Initial costs versus lifetime costs for alternate roofing materials
Most contractors understand the basic cost differences for asphalt shingles versus steel. But let's look at the economics of some other popular roofing materials.
April 1, 2015 by John Bleasby
A heightened interest in green and eco-friendly materials may lead your customers to inquire about roof materials other than traditional asphalt shingles or steel sheets/panels. Often the final decision will come down to a balance between eco-consciousness and economics. However, the economics should be considered not only in the immediate term but over the expected life of the material.
Here’s a quick overview of what might come up in your discussions with clients.
Wood Shingles & Shakes
Although attractive, wood is losing popularity due to concerns over fire hazards, declining shingle quality, and tree harvesting ideologies. Some areas actually prohibit wood. Thin shakes easily split, and can be damaged by hail. Cleaning may be required due to mould and lichen buildup. Wood shingles and shakes cannot be installed directly onto roof decks; an under layer of strapping for ventilation purposes is required.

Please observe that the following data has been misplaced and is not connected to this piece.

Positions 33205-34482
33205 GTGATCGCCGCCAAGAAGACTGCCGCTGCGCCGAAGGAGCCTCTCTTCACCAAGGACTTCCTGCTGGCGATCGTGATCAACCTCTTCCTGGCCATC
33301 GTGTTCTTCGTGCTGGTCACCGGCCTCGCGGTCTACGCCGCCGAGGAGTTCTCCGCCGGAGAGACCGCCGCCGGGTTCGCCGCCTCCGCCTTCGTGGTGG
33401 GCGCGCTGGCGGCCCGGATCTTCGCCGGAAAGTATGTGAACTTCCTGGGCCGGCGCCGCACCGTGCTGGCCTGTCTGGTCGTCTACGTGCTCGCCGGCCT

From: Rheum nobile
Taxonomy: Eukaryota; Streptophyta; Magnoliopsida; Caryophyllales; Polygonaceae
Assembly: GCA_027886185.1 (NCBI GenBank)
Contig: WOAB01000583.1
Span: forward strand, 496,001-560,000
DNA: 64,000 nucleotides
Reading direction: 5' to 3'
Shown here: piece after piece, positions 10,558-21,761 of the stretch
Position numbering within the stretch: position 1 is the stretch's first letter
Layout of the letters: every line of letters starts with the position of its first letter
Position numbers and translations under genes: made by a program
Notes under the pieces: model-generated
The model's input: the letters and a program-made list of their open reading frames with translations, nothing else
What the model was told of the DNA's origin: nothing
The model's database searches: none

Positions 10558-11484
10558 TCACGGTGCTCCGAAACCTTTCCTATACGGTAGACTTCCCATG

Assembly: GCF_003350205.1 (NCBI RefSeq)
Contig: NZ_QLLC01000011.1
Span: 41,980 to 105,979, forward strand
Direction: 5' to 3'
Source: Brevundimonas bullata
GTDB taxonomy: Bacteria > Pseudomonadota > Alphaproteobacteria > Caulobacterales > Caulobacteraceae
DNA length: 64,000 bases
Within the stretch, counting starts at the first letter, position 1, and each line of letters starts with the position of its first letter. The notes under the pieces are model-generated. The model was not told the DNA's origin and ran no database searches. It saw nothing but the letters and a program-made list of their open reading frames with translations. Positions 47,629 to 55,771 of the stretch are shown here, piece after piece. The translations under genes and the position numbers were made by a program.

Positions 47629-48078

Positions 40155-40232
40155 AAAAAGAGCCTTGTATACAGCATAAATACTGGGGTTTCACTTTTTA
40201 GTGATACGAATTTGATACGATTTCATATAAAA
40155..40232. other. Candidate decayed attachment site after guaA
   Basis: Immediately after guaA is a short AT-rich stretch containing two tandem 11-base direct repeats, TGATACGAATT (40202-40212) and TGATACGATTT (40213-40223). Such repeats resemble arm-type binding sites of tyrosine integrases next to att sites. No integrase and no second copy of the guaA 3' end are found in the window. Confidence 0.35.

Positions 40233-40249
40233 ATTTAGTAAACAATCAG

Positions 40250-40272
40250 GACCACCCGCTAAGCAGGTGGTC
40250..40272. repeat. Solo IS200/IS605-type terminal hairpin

There are continual advances in solar roofing aesthetics, some incorporating panels directly into or onto steel roof panels as opposed to bracket mountings. Be aware that not all these are time-proven technologies, the payback period can be extremely long, and that repairs or replacement can be very difficult. Also consider access for rooftop maintenance: Can these solar panels handle foot traffic?
Composite and Faux Roof Materials
Comprehensive composite and plastic polymer products from a number of major manufacturers now mimic the look of cedar shakes, slate, roman tile, and even traditional shingles. These materials offer a wide variety of ‘looks’, are relatively low in weight and most importantly, are warrantied for long life.
Traditional Clay, Slate and Concrete
While they may offer long life and perhaps even bragging rights between neighbours, there are cost and important structural considerations surrounding these very heavy roof materials which must be factored into the architectural design.
The table below will help you explain to your client Initial Costs and Costs-Over-Lifetime expectations for various roofing material choices. Traditional 3-Tab asphalt shingles are used as the base for cost comparisons. This table is calculated from costs and values originally published by todayshomeowner.com, and may reflect U.S. market pricing. Please research the costs specific to your own regional market.